There are indications of hard times ahead for Nigerian immigrants hoping to claim asylum in Canada as the Canadian Government has tightened its assylum rules making it harder for Nigerians to be granted assylum in the country.
The recent ruling by Canada’s refugee board on granting of assylum to Nigerian immigrants has not gone down well with refugee lawyers in the country.
The Canadian Association of Refugee Lawyers (CARL) is taking the Canadian government to court over the recent court ruling that will make it hard for Nigerians to be granted asylum in the North American country.
According to the association, its members are displeased with the deceision by the Immigration and Refugee Board of Canada to deny a Nigerian Woman assylum in the country and also setting the court ruling against her request as a precedent in such matters.
The Nigerian immigrant was refused assylum in Canada despite claiming to have fled the country to escape the practice of female genital mutilation in the country.
The Canadian court was of the opinion that the woman could have sought refuge from her family in large Nigerian cities like Ibadan or Port Harcourt without having to go all the way to Canada.
The Canadian immigration and refugee board decided to designate the ruling as a legal precedent in considering all future Nigerian asylum cases.
The Canadian Immigration lawyers faulted this step by the IRB reiterating that the deceision was unfair to thousands of Nigerians who make up at least 10,000 of the 30,000 asylum seekers that have illegally walked across the border from the United States into Canada since January 2017.
The import of the IRB deceision is that Nigerians would now be subjected to higher scrutiny than all other Nationals seeking assylum in Canada than what previously obtained.
According to Lorne Waldman a refugee attorney;
“It’s very problematic. It enhances the evidentiary burden on claimants from Nigeria in a way that I say is unfair,” he said in an interview with Reuters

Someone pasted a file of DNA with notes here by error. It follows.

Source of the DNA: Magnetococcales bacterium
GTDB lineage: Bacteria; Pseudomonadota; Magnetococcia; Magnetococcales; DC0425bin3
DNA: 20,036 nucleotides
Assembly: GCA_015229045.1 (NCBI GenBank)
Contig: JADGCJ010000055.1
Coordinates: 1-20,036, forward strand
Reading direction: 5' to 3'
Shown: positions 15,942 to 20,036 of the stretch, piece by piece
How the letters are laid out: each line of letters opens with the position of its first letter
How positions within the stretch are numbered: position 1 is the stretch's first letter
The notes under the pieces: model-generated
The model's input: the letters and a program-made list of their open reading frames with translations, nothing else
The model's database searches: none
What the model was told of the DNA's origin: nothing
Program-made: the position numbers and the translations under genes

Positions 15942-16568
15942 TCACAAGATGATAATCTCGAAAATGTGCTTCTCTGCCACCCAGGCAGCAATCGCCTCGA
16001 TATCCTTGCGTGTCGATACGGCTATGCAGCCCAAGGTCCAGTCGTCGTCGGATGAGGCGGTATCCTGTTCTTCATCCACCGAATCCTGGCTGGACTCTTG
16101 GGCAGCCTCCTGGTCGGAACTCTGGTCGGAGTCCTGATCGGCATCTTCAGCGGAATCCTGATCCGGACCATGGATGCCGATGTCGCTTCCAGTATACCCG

The Canadian Refugee Lawyers filed a request for a judicial review of the new guideline in a federal court in Toronto in July, seeking to block the new evidentiary requirements for Nigerians as well as other migrants from China, India and Pakistan against whom the IRB has made a similar decision.
The IRB has however said, the measure was taken to ensure consistency and efficiency in decision-making about refugee claims from what it described as a “major source country.”
A Nigerian man and his family has already suffered from the new IRB rules as they were denied assylum in Canada on grounds that safe places existed for the family in Nigeria.
The Nigerian identified as Samson had alleged that he was a prominent estate developer in Nigeria being targeted by rival developers in the country.
He told the IRB that he and his family had been repeatedly attacked and moving to another city did not deter the attacks; they got worse. This prompted his deceision to seek refuge in Canada alongside his family through the United States/Canadian border.
According to Samson;
“I can’t imagine having to go back to a country where our lives are not safe … They should send me back, but not the kids.”
His lawyer, Anne Castagner is preparing to appeal his case but is equally worried about other upcoming cases in light of the IRB ruling.
“I don’t think the real refugees should suffer from the fact that we have a lot of Nigerians coming in,” she said.
Canadian Immigration officials have been working in tandem with United States Visa Officials in Nigeria to stop the influx of Nigerian immigrants crossing illegally into the country from the United States.
This measure was taken after the Canadian government noticed a growing trend of asylum seekers illegally walking across the United States of America’s border to file refugee claims in Canada.
The Canadian immigration also noticed that many of the Nigerian assylum seekers possessed valid U.S Visas even though they spent very little time in the U.S before crossing the border to seek assylum.
The Canadian government is under pressure to get the Nigerian immigration situation under control and is trying to secure its borders more while obeying its law on refugees as well as maintaining its image within International circles.